In the fall of 1984, Madonna’s video for her single “Lucky Star” was in heavy rotation on MTV. The clip — a key turning point in her trip from NYC nightclub notoriety to full-blown pop stardom — shows Madonna dancing against a solid white screen, sometimes using structured choreography with two dancers behind her, sometimes writhing on the floor solo with the camera close on her face. It’s a pretty simple concept, but at a time when artists and directors were beginning to do flashier and more complex things with this newly popular medium, the spare video felt instantly iconic. And while she wasn’t yet a legend at the time of the single’s release, Madonna cast herself as one, complete with a subtle homage to Audrey Hepburn’s signature sunglasses. The implication was that Madonna didn’t need the smoke and mirrors seen in some other popular videos — she traded in the special effects for one hell of a gaze.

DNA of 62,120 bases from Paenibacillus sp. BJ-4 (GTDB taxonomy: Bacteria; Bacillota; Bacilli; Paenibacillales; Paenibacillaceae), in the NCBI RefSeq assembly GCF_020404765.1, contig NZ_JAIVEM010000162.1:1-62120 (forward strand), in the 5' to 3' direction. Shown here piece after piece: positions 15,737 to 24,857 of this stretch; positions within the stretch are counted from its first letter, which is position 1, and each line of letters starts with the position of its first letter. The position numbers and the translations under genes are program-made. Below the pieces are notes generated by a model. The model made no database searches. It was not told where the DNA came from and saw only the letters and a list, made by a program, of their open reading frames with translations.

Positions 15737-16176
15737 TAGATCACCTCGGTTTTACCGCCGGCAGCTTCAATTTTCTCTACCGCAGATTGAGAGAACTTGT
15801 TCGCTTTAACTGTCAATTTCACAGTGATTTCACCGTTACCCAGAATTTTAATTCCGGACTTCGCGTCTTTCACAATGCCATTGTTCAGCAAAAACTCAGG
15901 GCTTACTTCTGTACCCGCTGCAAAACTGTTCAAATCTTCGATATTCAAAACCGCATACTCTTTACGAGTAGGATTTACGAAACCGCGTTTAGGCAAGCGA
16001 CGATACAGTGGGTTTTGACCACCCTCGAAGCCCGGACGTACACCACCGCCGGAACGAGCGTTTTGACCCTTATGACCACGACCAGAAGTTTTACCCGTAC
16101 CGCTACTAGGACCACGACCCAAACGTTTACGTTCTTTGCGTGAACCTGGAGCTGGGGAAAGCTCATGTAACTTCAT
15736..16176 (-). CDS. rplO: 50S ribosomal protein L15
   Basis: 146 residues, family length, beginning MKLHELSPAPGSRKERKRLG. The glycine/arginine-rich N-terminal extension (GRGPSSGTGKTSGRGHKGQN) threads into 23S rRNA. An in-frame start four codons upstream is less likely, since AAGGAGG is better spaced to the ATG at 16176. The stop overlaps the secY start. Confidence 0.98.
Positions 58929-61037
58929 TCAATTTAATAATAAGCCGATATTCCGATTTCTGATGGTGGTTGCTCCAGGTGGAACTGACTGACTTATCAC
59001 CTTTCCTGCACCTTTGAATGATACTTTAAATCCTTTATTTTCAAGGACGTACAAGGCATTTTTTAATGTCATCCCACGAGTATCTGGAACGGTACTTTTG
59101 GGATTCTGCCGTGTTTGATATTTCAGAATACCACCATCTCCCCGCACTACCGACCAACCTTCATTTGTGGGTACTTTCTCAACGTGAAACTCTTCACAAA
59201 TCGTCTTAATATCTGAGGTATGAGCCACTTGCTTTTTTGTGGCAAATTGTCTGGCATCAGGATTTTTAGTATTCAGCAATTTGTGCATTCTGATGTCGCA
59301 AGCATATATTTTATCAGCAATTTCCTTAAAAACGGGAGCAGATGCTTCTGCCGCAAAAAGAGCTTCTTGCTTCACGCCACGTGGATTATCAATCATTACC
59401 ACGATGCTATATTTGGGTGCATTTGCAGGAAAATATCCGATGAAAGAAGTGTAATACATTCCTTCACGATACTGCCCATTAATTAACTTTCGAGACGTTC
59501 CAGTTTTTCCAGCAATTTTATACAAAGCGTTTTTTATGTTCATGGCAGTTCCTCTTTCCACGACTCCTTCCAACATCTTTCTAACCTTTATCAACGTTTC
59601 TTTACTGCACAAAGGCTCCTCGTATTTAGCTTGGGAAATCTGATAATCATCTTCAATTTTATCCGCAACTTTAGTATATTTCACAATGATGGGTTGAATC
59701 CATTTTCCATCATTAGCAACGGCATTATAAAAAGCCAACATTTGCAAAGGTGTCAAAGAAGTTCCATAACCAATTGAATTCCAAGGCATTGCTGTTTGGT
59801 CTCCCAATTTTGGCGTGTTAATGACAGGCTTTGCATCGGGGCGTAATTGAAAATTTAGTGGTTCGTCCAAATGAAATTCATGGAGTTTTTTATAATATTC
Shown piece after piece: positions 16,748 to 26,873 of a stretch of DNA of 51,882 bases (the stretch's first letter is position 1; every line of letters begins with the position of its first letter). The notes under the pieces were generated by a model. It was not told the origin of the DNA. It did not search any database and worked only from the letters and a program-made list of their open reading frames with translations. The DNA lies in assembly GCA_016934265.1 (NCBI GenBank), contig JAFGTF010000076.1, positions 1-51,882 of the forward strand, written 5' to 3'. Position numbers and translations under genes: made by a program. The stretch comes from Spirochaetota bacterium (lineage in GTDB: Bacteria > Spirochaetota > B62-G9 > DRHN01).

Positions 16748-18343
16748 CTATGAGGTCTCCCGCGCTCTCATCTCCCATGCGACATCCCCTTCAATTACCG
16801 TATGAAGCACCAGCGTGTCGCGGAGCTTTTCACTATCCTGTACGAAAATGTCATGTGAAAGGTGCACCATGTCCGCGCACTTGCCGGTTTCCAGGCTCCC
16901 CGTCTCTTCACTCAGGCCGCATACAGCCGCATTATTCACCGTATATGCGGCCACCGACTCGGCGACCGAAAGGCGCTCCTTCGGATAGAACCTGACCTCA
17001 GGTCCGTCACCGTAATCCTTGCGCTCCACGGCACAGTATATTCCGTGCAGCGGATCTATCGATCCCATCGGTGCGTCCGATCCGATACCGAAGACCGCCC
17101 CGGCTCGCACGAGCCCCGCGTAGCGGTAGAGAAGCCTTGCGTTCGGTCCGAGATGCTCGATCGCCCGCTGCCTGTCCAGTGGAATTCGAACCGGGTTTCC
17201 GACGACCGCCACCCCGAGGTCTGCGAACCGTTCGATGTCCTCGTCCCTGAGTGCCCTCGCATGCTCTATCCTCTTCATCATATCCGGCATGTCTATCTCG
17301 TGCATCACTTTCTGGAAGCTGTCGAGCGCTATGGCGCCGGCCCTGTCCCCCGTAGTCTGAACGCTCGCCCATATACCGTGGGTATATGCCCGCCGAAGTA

As music has become increasingly free and easily downloadable, the fate of the big, expensive music video has wavered. Decreased budgets have forced many musicians and directors to turn to green-screen and other low-frills concepts; with more people watching music videos on their smartphones than they do on their televisions, lo-fi videos made for consuming on tiny screens or in GIF form are in vogue. “Lucky Star”–style minimalism has enjoyed something of a renaissance in music videos in recent years, from Robyn dancing on her own in a strobe-lit warehouse to Drake’s pink-hued, James Turrell–esque “Hotline Bling” set. Sia’s “Chandelier” video, starring Maddie Ziegler as a Sia avatar gorgeously freaking out in a decrepit apartment, is going into the vault with the most memorable videos of this decade. Justin Bieber could have released a hand-wringing, sad-boy video portrait for his dancefloor tearjerker “Sorry,” but instead he got a gaggle of colorfully dressed female dancers to get down to his pain. Synthpop band Pillar Point enlisted artist Kia Labeija to vogue around Bogotá for their stunning “Dove” music video.